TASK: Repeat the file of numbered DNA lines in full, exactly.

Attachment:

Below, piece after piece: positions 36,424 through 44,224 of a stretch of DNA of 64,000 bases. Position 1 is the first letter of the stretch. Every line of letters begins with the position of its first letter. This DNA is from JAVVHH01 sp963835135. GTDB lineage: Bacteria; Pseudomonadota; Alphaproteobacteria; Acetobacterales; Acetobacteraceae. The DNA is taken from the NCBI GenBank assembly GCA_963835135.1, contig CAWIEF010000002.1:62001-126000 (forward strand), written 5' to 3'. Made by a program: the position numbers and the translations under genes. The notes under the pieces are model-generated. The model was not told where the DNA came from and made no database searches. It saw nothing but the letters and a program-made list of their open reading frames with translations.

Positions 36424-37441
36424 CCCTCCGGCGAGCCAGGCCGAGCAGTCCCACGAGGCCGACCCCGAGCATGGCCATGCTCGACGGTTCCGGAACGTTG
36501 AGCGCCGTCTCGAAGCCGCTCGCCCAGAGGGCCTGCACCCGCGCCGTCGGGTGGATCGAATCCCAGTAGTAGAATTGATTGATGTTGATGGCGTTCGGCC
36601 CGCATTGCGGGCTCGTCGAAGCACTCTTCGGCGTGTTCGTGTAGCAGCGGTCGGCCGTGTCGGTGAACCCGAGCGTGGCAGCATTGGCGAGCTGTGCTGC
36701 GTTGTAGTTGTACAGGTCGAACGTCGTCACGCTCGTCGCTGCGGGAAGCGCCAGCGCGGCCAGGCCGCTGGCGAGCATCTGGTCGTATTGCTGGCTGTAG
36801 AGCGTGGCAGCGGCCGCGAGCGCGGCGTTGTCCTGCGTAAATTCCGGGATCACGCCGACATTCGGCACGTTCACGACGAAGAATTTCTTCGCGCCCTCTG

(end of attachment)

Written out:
Below, piece after piece: positions 36,424 through 44,224 of a stretch of DNA of 64,000 bases. Position 1 is the first letter of the stretch. Every line of letters begins with the position of its first letter. This DNA is from JAVVHH01 sp963835135. GTDB lineage: Bacteria; Pseudomonadota; Alphaproteobacteria; Acetobacterales; Acetobacteraceae. The DNA is taken from the NCBI GenBank assembly GCA_963835135.1, contig CAWIEF010000002.1:62001-126000 (forward strand), written 5' to 3'. Made by a program: the position numbers and the translations under genes. The notes under the pieces are model-generated. The model was not told where the DNA came from and made no database searches. It saw nothing but the letters and a program-made list of their open reading frames with translations.

Positions 36424-37441
36424 CCCTCCGGCGAGCCAGGCCGAGCAGTCCCACGAGGCCGACCCCGAGCATGGCCATGCTCGACGGTTCCGGAACGTTG
36501 AGCGCCGTCTCGAAGCCGCTCGCCCAGAGGGCCTGCACCCGCGCCGTCGGGTGGATCGAATCCCAGTAGTAGAATTGATTGATGTTGATGGCGTTCGGCC
36601 CGCATTGCGGGCTCGTCGAAGCACTCTTCGGCGTGTTCGTGTAGCAGCGGTCGGCCGTGTCGGTGAACCCGAGCGTGGCAGCATTGGCGAGCTGTGCTGC
36701 GTTGTAGTTGTACAGGTCGAACGTCGTCACGCTCGTCGCTGCGGGAAGCGCCAGCGCGGCCAGGCCGCTGGCGAGCATCTGGTCGTATTGCTGGCTGTAG
36801 AGCGTGGCAGCGGCCGCGAGCGCGGCGTTGTCCTGCGTAAATTCCGGGATCACGCCGACATTCGGCACGTTCACGACGAAGAATTTCTTCGCGCCCTCTG